David Bourget (Western Ontario)
David Chalmers (ANU, NYU)
Rafael De Clercq
Jack Alan Reynolds
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Critical Horizons 6 (1):267-287 (2005)
This paper outlines Foucault's genealogical conception of critique and argues that it is not inconsistent with his appeals to concepts of right so long as these are understood in terms of his historical and naturalistic approach to rights. This approach is explained by reference to Nietzsche's account of the origins of rights and duties and the example of Aboriginal rights is used to exemplify the historical character of rights understood as internal to power relations. Drawing upon the contemporary 'externalist' approach to rights, it is argued that the normative force of rights can only come from within historically available moral and political discourses. Reading Foucault's 1978-1979 lectures on liberal governmentality in this manner suggests that his call for new forms of right in order to criticise disciplinary power should be answered by reference to concepts drawn from the liberal tradition of governmental reason.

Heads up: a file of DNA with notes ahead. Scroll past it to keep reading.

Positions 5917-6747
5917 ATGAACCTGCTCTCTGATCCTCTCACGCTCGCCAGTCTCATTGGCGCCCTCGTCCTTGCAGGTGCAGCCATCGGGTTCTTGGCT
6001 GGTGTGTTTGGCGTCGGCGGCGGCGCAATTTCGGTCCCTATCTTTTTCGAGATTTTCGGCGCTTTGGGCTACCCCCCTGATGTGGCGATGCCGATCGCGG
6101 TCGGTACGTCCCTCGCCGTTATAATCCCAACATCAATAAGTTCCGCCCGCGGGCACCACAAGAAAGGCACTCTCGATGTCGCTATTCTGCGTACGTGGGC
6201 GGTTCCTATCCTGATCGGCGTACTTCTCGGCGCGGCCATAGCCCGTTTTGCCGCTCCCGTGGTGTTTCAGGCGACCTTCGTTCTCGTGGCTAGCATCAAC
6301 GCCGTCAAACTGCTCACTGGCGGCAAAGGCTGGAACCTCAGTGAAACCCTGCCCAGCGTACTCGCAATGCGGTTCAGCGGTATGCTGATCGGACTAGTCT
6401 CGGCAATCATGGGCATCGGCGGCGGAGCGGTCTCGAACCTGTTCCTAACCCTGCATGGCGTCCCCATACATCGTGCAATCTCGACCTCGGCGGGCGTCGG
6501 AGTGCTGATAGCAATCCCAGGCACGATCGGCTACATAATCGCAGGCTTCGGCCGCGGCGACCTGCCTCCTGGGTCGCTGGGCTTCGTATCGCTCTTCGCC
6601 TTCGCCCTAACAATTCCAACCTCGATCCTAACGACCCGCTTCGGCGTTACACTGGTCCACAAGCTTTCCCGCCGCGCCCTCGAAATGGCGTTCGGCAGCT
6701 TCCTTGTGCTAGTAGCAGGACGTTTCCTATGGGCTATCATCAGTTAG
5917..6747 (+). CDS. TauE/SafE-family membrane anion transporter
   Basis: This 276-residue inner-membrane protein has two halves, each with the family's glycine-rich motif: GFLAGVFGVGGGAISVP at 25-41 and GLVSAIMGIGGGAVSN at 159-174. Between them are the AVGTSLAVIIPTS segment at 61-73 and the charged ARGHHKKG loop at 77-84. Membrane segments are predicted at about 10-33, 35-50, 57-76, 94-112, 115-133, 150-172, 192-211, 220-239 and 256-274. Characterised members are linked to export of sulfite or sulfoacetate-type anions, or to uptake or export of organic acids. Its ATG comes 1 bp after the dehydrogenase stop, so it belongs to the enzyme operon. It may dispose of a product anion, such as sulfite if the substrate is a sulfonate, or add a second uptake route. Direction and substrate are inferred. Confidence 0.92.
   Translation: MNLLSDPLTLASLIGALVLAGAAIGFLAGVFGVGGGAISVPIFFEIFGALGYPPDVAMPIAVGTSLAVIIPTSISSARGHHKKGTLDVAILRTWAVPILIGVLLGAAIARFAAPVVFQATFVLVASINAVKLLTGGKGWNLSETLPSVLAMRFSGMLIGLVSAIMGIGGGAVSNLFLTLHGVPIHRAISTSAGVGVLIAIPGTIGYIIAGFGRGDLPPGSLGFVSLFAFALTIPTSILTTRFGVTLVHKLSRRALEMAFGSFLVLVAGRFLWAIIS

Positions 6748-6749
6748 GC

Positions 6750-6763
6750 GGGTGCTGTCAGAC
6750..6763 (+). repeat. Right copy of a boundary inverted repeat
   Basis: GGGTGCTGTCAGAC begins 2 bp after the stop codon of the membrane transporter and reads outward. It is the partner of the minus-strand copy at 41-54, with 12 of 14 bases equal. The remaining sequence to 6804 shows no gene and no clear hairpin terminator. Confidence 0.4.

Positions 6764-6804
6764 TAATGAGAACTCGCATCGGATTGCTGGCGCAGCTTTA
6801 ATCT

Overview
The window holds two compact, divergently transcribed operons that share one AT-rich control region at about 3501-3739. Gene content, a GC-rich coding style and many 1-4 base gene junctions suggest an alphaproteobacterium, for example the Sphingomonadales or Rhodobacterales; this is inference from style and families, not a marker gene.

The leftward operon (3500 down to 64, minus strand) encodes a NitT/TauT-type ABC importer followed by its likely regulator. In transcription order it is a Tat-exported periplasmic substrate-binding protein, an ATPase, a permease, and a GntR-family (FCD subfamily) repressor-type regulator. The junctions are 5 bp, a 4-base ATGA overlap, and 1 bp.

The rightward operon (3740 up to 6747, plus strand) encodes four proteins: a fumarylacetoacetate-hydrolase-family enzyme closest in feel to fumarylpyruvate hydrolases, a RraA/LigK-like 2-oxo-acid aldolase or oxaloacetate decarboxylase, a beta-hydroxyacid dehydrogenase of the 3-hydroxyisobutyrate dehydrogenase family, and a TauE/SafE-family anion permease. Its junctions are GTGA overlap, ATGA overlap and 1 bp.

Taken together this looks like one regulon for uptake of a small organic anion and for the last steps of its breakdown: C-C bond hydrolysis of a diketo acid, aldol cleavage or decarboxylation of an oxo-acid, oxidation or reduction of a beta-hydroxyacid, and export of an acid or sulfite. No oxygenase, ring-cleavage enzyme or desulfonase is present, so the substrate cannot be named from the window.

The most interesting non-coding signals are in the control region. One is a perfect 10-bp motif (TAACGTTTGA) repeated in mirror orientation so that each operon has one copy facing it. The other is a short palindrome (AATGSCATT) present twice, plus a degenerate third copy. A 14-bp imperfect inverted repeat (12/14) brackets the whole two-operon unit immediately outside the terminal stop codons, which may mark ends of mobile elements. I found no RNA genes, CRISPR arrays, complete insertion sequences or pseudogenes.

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Citations of this work BETA
Ben Golder (2013). Foucault, Rights and Freedom. International Journal for the Semiotics of Law - Revue Internationale de Sémiotique Juridique 26 (1):5-21.
Jacques de Ville (2011). Rethinking Power and Law: Foucault's Society Must Be Defended. [REVIEW] International Journal for the Semiotics of Law - Revue Internationale de Sémiotique Juridique 24 (2):211-226.
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